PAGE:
Organize Indicators by Data Type

Indicators are the means for measuring what you need to know. Usually an indicator is an assessment, test, or scale of some kind. But indicators vary based on the type of data you need to collect. Typically, there are five types of data we collect for this type of program.

  1. REACTIONS – How people feel about something as or after it happens. usually a measure of this will be a survey or checklist. This is the easiest, and so the most often used method. But there is lots you need to know to improve a program that this method of measurement can NOT tell you.
    1. Were they pleased with what they got?
    2. Did it address what they expected and needed?
    3. Do they have suggestions for next time?   Etc.
  2. LEARNING – Typical indicators or measures for learning are short anser items like “what was your most important learning?”, self-assessments which allow checking or rating extent of learning on a list of what was taught, or a test which checks if the intended learning happened or not.
  3. BEHAVIOR – This evaluates or measures the extent to which what was learned has resulted in a change in practice. This is a very significant, but little used indicator. But it’s the only way to really measure the IMPACT of learning. Measuring behavior change can be a self-report, but that may not be too reliable. Typically it takes a pre training and then, a post training observation to determine if a practice has changed.
  4. NEEDS ASSESSMENT – Needs are obstacles to learning and change. Knowing a person’s needs is a critical preparation step, so that a training or mentoring can address who the learner really is and what they know or do not know. Knowing the needs and present level of participants is one of the biggest best practices there is. Needs should be assessed after an experience too. That will tell planners or trainers, or mentors what needs to happen next.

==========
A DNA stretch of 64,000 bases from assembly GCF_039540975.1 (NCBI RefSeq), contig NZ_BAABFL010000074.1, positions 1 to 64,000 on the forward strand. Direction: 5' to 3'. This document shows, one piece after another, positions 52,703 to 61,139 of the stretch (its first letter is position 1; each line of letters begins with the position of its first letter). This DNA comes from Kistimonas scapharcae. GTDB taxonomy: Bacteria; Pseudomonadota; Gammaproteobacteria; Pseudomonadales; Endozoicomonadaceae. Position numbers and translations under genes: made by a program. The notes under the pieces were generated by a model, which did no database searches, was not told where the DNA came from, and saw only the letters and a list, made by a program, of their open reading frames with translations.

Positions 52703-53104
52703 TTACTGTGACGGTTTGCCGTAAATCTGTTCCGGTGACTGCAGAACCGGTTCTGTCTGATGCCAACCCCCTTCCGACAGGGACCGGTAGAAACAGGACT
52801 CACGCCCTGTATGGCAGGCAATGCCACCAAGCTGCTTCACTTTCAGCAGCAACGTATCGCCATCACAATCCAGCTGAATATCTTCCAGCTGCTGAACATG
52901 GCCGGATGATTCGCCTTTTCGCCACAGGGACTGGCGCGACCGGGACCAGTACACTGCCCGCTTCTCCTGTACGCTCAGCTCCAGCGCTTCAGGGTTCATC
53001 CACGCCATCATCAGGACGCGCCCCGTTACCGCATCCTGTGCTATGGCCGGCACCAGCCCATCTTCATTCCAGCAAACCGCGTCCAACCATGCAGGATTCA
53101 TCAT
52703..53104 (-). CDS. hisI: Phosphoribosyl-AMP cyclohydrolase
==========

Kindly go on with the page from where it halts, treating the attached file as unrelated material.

>  Tools to measure needs are usually based on the research on needs of your participant group. However, after using these, you’ll see things that are not useful (delete them) and things that are missing (add those).
  5. RESULTS OR OUTCOMES – What is the ultimate reason for doing what your are? Does your program need to result in increased retention? Better performance?, increased skills and productivity? More leadership in your succession “pipeline”?  These kinds of measures assess if all the learning, behavior changes, meeting of needs, mentoring, etc. add up to the result you expect. Typically, measuring these factors requires longer-term data collection by tools that assess before (baseline) and after a period of time. Indicators for results depend on the program goals.
    1. Retention increase requires measurement of attrition and the factors related to it.
    2. Increased skills requires measuring skills against a set of competencies and by the degree of skill, often requiring a scale or rubric with stages or levels.
    3. Increased performance is similar to skill development measurment, but the words on the performance scales or rubric will be different.
    4. Increase implementation of learning in the daily work requires observation of changes in practice, assessment of obstacles and problems needing solutions, etc.

Each of these kinds of indicators or measures describe a range of different factors, but some can be used to collect information in several categories.

The point of sharing the information on this page now is that the process of organizing how you will measure or assess what you need to know by these five categories will help ensure that you use a good range of different methods, and different methods will give you a richer, more complete picture of what is and is not going on regarding your focus for inquiry.